Monday, November 20, 2006

Process-Centered vs. Process Thinking

There’s naturally a ton of hype surrounding BPM, and I’m proud to be among its staunchest promoters both within my organization and among our clientele. There’s seems to be a disconnect, however, regarding what the implications are for the adoption of BPM, and I think it’s important to draw a distinction here. The greatest pushback against BPM initiatives is the idea that its adoption requires wholesale changes in every aspect of the organization. But change, to be effective, should take place incrementally, with a process-focus being embraced over time as a series of small successes add up to validate the BPM approach. This evolution requires staff to become process thinkers, seeing processes in their organizational context and paying attention to the influences that make or break excellent processes. (Excellent processes being those that are efficient, effective and agile.) (See, for example, my entry, The Big Picture from November 7, 2006.) This is purely an educational endeavor, and the establishment of well-defined and widely communicated organizational goals, uniform process frameworks and aligned compensation creates the foundation for an organization of process thinkers.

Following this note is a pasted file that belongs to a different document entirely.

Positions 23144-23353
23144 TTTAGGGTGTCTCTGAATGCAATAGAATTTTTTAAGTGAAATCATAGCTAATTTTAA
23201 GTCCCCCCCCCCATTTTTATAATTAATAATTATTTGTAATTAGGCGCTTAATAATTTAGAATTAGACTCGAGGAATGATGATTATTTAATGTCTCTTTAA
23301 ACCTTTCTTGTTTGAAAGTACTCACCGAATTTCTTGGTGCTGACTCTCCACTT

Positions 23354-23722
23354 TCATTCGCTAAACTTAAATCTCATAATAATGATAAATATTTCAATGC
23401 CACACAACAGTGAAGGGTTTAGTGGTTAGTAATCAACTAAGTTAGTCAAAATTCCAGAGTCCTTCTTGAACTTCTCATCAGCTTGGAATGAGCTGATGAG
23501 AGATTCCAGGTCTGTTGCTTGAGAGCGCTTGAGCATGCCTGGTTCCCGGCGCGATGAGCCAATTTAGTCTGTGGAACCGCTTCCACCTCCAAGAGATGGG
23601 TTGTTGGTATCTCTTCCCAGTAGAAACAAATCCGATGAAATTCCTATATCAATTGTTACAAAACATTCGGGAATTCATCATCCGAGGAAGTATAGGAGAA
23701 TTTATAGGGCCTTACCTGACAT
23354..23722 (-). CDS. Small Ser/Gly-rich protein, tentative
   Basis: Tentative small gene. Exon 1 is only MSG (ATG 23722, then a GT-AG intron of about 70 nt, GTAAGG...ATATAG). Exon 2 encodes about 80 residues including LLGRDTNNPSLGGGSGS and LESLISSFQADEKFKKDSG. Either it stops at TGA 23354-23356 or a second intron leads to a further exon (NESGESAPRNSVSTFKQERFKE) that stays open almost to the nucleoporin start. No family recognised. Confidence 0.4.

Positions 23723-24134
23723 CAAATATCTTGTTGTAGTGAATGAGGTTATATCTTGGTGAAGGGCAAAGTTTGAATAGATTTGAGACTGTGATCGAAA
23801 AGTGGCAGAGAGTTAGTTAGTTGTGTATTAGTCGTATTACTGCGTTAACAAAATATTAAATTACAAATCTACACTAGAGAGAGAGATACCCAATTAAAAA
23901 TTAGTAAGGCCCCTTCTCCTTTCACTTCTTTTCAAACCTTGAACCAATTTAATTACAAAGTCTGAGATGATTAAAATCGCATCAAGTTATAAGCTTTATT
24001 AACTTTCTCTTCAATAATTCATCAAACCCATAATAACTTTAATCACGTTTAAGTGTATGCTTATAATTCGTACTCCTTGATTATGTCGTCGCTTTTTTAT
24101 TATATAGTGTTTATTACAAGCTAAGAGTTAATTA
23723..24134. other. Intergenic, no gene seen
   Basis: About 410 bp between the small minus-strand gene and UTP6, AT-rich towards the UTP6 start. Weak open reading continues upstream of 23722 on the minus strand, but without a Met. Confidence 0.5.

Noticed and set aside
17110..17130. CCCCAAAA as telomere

A process-centered organization, however, is an entirely different thing. A process-centered organization has organized around processes; that is, processes have primacy in the design of the organization. This means that process owners have much authority, responsibility and accountability for the conduct and output of the processes they supervise. Truly an organizational form, a process-centered organization may not, in fact, be the best choice for organizational design. Other design choices, including organizing around customers (e.g., large corporate customers, individual consumers), geography (e.g., Northeast, Southwest, etc.), functions (e.g., sales, production, research, finance, etc.), products and services (e.g., consumer products, commercial products, etc.), or projects (i.e., a matrix structure) are just as valid as organizing around processes. The choice of organizational design, however, depends heavily on a number of factors, including the industry in which the organization operates, the type (professional, skilled, semi-skilled) and number (small, large, huge) of employees, the age of the organization, the markets it serves, and other factors. To be sure, a process-centered organization will encourage process thinking, however, any one of the other generic organizational designs stands to benefit greatly from a coterie of employees who are process thinkers as well.

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